Many of those fleeing the city are Sunni Arabs, relieved to be free from ISIS, but deeply distressed. Over the last two weeks, dozens of families have told me they are concerned about what will happen to their homes while they are gone.
You would assume that they are concerned that the fighting might destroy their houses, but the fighting is only one of their worries.
In fact, in a previous round of the conflict, between the Peshmerga — the Kurdistan regional government's military, and ISIS in nearby provinces, Arab homes were destroyed largely after the fighting had moved on.
In every case, we found no imperative military necessity that would warrant the destruction.
The Peshmerga are a key partner to the Iraqi forces in the battle to retake land from ISIS. Such destruction of civilian homes without justification amounts to a war crime. Kurdish forces have carried out this unlawful destruction even as the U.S. has, for the first time, started providing them with direct financial and military support for their fight against ISIS.
Washington should make clear to the Kurdish regional government that abusive military practices are not only problematic for ongoing security cooperation, but also for effective military operations. Although ISIS may be increasingly on the run, it is not in anyone's interest to create yet another marginalized generation with serious grievances and looking for revenge.
Recently, we visited two more villages in the Kirkuk area that Kurdish forces destroyed last month after ejecting all of the residents. The reason for these new demolitions? ISIS attacked Kirkuk on Oct. 21. Kurdish authorities told us they blame the Arab residents in and around the city for facilitating the attack, although another reason they gave for the demolitions was "illegal construction."
Within four days, KRG forces destroyed at least 100 homes and forcibly displaced at least 375 families, most from the June First neighborhood of southern Kirkuk, an all-Arab neighborhood.
At the same time, starting on Oct. 21, Kurdish forces carried out massive destruction in two other nearby villages, Qutan and Qoshkaya.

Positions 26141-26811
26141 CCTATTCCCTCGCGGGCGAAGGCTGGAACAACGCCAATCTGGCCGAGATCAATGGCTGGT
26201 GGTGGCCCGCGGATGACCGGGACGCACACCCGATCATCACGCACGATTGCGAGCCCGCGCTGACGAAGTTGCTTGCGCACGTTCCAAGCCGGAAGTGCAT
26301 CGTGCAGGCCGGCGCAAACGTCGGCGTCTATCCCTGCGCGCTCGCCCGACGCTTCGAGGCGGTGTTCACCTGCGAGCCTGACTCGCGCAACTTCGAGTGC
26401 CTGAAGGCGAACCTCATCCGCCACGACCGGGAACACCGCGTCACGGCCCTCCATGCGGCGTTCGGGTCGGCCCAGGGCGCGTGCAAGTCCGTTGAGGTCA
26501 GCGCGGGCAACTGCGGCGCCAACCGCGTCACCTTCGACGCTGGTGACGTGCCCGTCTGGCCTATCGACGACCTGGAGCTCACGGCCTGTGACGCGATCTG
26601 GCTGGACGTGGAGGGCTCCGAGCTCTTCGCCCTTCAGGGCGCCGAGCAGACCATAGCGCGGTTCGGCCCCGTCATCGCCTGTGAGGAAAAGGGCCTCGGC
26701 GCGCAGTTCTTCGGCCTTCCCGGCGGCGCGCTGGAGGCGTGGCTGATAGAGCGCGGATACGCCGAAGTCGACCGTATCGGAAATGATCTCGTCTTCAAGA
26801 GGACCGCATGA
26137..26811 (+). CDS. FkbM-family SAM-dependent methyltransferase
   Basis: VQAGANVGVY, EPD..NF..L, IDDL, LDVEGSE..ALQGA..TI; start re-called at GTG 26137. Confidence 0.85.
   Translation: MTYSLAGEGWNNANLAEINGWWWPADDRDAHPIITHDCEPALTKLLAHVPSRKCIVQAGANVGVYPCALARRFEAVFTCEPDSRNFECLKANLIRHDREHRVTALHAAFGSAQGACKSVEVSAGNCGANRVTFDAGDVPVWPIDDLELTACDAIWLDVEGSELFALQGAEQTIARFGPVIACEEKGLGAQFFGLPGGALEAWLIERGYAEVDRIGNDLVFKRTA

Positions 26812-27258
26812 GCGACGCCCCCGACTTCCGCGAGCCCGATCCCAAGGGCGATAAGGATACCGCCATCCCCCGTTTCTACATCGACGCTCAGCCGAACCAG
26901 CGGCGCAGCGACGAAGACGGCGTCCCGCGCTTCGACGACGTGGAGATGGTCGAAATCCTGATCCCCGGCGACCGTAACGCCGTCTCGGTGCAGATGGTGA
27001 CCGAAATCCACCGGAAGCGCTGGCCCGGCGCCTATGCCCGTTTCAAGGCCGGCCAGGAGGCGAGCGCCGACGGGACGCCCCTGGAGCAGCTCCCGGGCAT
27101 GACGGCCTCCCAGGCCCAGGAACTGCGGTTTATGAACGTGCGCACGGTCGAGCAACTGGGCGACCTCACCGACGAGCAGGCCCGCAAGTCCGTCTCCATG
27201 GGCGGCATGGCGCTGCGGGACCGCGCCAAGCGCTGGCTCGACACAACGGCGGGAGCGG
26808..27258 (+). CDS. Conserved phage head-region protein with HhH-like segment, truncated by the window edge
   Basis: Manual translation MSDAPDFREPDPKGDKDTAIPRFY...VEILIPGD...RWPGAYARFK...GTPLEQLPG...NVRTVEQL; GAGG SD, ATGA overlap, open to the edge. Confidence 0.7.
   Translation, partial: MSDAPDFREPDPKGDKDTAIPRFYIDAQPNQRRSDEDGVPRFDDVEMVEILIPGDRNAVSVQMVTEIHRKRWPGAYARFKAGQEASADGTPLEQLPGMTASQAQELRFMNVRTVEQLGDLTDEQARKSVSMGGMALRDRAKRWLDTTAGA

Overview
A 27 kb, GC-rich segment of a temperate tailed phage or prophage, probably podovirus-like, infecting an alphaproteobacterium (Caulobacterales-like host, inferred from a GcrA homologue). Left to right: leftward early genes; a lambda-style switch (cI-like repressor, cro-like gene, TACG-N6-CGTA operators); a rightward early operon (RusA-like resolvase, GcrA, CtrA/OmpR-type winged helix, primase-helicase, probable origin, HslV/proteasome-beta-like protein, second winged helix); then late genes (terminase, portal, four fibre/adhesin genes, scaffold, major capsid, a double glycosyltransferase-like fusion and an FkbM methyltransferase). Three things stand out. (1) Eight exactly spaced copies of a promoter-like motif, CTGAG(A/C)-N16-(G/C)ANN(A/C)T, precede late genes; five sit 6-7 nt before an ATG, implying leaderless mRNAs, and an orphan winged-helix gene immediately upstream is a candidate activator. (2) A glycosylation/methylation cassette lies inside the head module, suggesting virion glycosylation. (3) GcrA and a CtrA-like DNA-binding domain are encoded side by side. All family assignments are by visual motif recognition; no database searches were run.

We visited Qutan on Nov. 8 to find virtually the entire village destroyed — approximately 90 out of 100 homes. Only the homes of 10 or 12 Turkmen families remained intact.
Several residents who were trying to retrieve some belongings from their destroyed homes told us that a dozen or so ISIS fighters had entered the village around 4 a.m. on Oct. 21 and took over the mosque loudspeaker to harangue the residents to join ISIS. The residents said they notified the nearby Peshmerga post. The Peshmerga arrived at 9 a.m., the ISIS fighters fled, and "it was quiet by 10 a.m.," as one resident put it.
Residents then said the Peshmerga told the Arab families to leave, detaining about 70 men for two days. Several residents said the Peshmerga brought in front-loader tractors ("shovels," the villagers called them) and began damaging homes that same day.
The next day, they said, they brought in a heavy bulldozer, which much more effectively destroyed the homes: flattening more than 10, heavily damaging another 50, and torching 20 or so more.
The residents said that when they asked why they were being punished in this way, they were told it was because they didn't fight ISIS hard enough.
The Peshmerga also forced residents of the nearby village of Qoshkaya to leave their homes on Oct. 21. We had visited Qoshkaya in May to document the destruction of some 30 homes a year earlier. When we visited again on Nov. 8, we found many more homes bulldozed or torched, as well as the primary school and medical clinic, and the village entirely deserted except for small groups of Kurds — in one case, in Peshmerga uniforms — who were clearly looting belongings, including undamaged windows and doorframes.
Any unjustified destruction of homes should end immediately; those responsible for any such acts in the past should be held accountable; those who suffered unlawful destruction of their homes should be compensated; and all displaced people, regardless of ethnicity or religion, should be allowed to return to their homes as quickly as possible.
The message the displaced Arabs receive with such apparent destruction and displacement is that they are no longer welcome in some of the areas that Kurdish forces now control.
Abusive policies carried out with impunity, this time targeting the Sunni Arab population, is a familiar one in Iraq's recent history and part of the reason we have ISIS today.